2. I find conclusions like the one Judy espouses above to be hermeneutically difficult to swallow. To me it is espousing that we’re smarter, more enlightened people now and know better. It takes educated psychologists in the 21st century to come to the right conclusion about this. And the gymnastics and roundabout way scholars get there to me dies the death of a thousand qualifications. I do find it respectable that at least they’re being honest with the text and just flat out saying that it’s wrong and we know better now. It appears that in these cases, experience gets pushed to the front of the Wesleyan quadrilateral instead of letting scripture be the norming norm. Jesus was wrong when he explains marriage as being between man and woman because he was held captive to the confines of his culture. Sounds a bit dangerous and audacious. I’m sensitive to this issue but find it revealing with how much the spirit of the times often drives our biblical interpretations and theological conclusions. I also believe it shows how the western virtue of tolerance and making Christianity palatable to the wider culture is driving conclusions. To me it’s comparable to the classic liberal theologians trying to keep their Christianity but explaining away the supernatural and miraculous because “We know better than that now and are more enlightened.” Scripture allows for views on the evil of slavery, women leaders, and theistic evolution (lest those examples are brought up as evidence to the contrary), but I just don’t see how it would allow what Kirk is advocating. And the arguments he’s making (comparing it to Gentile inclusion) could be used with any heterodox position.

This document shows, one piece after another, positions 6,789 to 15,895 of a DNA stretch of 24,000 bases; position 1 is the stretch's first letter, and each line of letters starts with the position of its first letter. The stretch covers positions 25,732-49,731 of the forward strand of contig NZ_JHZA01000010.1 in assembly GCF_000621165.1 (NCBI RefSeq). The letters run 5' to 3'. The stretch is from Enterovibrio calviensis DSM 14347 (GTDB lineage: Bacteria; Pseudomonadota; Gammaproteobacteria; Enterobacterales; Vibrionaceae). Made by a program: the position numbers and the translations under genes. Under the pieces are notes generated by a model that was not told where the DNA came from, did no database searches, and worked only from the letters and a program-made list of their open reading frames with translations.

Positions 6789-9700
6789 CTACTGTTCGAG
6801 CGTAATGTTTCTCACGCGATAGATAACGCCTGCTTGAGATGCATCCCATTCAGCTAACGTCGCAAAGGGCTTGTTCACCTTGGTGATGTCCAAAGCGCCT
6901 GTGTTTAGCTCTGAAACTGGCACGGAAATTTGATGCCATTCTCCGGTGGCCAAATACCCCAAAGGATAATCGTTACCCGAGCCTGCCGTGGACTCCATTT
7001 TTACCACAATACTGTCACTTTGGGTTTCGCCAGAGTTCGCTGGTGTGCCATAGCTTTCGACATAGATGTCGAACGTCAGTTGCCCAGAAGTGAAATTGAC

3. When was this debate held? I’m somewhat surprised Kirk agreed to this since Gagnon is notoriously dishonest and unprofessional when he writes about and debates this topic.

  4. Eric

    I do hope you are going to offer evidence of your claim that Gagnon is unprofessional and dishonest in his writing or debates on the topic.
    It’s quite a facile claim,and the “notorious” claim is an inflammatory remark which is surely not needed in this debate.

    1. Thank you Eric.

      I will give the exchange a read, but it would seem to me that Martin and Gagnon are poles apart, and in a debate where much heat is generated one is always going to offer credence ( rightly or wrongly) to those whose thinking coincides with our own on the subject.
      I happen to think that in the Kirk-Gagnon debate that Gagnon had the upper hand, as it appeared to me that Kirk based his arguement not on Exegesis but
      on emotion and special pleading.

      Thank you again for pointing me in the direction of the Martin-Gagnon exchange.

      1. Although I admittedly sided with Gagnon before I watched the debate, afterwards I side with him even more. His arguments were the strongest, he provided the best and most persuasive evidence from scripture, antiquity, and modern day studies. Even if I personally aided more with Kirk, I would believe Gagnon was the clear winner in this debate. Kirk may have had a recent change of heart about this issue, but his arguments in support of it are weak and shallow